Various NATO members have expressed their support for launching formal membership talks with the former Soviet states of Ukraine and Georgia. NATO member states are now beginning to take sides over the direction of NATO policy.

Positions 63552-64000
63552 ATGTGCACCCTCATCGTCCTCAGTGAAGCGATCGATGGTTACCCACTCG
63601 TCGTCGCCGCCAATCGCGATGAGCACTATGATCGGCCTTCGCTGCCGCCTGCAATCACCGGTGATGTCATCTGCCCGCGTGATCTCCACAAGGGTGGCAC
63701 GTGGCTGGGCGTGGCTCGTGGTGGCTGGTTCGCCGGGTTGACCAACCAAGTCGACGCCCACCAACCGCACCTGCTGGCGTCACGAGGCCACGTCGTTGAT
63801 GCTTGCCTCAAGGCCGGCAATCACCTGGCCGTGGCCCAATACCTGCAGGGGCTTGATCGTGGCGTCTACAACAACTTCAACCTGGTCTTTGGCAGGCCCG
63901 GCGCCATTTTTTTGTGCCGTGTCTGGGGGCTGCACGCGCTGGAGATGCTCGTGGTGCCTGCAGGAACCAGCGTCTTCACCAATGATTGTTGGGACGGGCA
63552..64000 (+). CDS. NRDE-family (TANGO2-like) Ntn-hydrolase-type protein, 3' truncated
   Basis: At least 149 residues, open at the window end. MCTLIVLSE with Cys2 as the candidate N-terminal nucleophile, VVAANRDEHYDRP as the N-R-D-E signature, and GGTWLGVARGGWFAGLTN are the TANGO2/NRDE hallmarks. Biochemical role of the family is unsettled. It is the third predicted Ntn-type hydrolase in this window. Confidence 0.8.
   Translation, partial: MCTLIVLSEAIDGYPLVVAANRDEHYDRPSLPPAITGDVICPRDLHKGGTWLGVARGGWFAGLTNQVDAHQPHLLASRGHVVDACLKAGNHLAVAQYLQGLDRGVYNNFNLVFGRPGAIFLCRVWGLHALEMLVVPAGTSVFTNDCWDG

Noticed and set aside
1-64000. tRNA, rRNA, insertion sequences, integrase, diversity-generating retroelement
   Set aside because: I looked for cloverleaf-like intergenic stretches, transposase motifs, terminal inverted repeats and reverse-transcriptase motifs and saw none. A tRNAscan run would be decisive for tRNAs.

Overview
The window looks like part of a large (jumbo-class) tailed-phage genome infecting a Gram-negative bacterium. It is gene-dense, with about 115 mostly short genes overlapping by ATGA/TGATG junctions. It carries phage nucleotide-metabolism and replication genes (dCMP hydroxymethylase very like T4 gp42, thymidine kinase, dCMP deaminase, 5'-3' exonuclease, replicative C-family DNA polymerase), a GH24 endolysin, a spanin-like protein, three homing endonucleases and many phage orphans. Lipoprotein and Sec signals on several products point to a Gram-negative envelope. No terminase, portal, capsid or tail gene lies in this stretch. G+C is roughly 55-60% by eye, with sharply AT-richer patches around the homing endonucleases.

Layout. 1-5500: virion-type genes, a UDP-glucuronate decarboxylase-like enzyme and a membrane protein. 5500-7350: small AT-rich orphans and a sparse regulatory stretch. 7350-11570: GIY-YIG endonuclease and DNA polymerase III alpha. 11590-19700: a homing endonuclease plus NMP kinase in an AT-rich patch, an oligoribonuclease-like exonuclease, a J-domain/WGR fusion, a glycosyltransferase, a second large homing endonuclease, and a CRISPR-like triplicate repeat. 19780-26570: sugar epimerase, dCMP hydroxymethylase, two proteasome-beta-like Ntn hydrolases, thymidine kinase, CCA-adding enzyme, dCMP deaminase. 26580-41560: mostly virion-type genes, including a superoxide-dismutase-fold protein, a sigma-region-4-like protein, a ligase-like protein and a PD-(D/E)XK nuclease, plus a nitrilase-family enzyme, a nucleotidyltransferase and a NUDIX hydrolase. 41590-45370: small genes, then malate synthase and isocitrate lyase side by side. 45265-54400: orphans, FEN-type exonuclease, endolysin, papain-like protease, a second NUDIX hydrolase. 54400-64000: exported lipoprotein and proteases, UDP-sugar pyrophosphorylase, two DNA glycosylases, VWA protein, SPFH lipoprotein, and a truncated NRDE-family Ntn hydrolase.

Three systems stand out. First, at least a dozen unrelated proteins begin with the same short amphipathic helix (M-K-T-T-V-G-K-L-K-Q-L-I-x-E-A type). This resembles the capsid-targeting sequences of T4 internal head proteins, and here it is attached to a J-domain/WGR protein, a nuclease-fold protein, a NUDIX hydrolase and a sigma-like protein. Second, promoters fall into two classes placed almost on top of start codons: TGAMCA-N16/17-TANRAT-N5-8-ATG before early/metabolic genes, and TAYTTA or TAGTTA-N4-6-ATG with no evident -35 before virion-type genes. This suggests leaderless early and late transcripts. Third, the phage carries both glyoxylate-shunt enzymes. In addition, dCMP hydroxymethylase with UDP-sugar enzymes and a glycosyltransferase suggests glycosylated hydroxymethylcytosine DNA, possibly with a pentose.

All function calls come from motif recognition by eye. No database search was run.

Shortly after U.S. President George W. Bush threw his support behind launching the NATO accession process for the former Soviet state of Georgia, Canada led a phalanx of Central European NATO members in seconding Bush's statement and recommending the same for Ukraine as well. Bulgaria, the Czech Republic, Estonia, Latvia, Lithuania, Poland, Romania, Slovakia and Slovenia also threw their support behind granting Ukraine and Georgia membership action plans (MAPs), the first step on the road to full alliance protection. NATO plans to debate whether to extend MAP status to the two former Soviet states at the alliance's April 2-4 summit in Bucharest, Romania. Recommending a MAP hardly guarantees a MAP, much less full NATO membership. The award of MAPs is largely a political decision unfettered by any real technical requirements. The road to NATO membership is an open-ended one that — especially in the case of militarily dysfunctional Ukraine and Georgia — takes years. MAPs help potential members to professionalize and upgrade their armed services and meet NATO interoperability and force requirements. Ultimately, alliance members fall into two camps on the issue of granting MAPs to Ukraine and Georgia. The first group is represented by the previously mentioned countries, as well as the United States and the United Kingdom. This group sees MAP status as a purely political decision meant to prepare states for eventual membership. It sees the hard work of actually qualifying for membership as something that will come after granting MAP status. As much as anything, publicly talking of expanding NATO is designed to rattle the Kremlin — which fears its geopolitical buffer is shrinking. The primary concern of the first group of NATO states is to consolidate post-Cold War Western gains and roll back Russian influence as far and as quickly as possible. The second group, most clearly represented by Germany, Luxembourg and Norway, is more circumspect. While it hardly opposes Ukrainian or Georgian membership in principle, it has two main concerns. First, it is anxious about the impact awarding MAPs will have on Russian-Western relations. These states do not wish to risk a confrontation over states not yet lying within the Western defense perimeter — and certainly not over states Russia considers near and dear to its defensive needs. Second, this batch of states only wishes to extend MAP status to states they see as making meaningful progress towards NATO standards even without MAP status. For this group of states, the functionality and coherence of the defensive alliance is more important than the alliance's geographic spread. (This is not to say the first group does not care about alliance functionality and coherence.) On both points, this second group fears that Ukraine and Georgia have failed. A referendum over NATO membership probably would not pass in Ukraine, and neither government stability nor military efficiency are exactly hallmarks of the Ukrainian and Georgian systems. The first group responds by pointing to the alliance's successful Cold War absorption of Spain, Greece and Turkey — three members whose governments at the time were anything but sure bets. The second group points to the 1998 and 2004 acceptance of the bulk of Central Europe, whose military teething pains are sure to cause the alliance heartburn for years to come. Ultimately, MAP status — not to mention ultimate alliance membership — comes down to a vote among NATO members; and this vote must be unanimous. In the two weeks before the summit, just how interested the pro-MAP states are in pressuring the other allies to expand the alliance will become plain. Regardless, such open discussions of when — not whether — to expand are sure to panic the Russians, who see their neighborhood becoming less Russian-dominated by the day.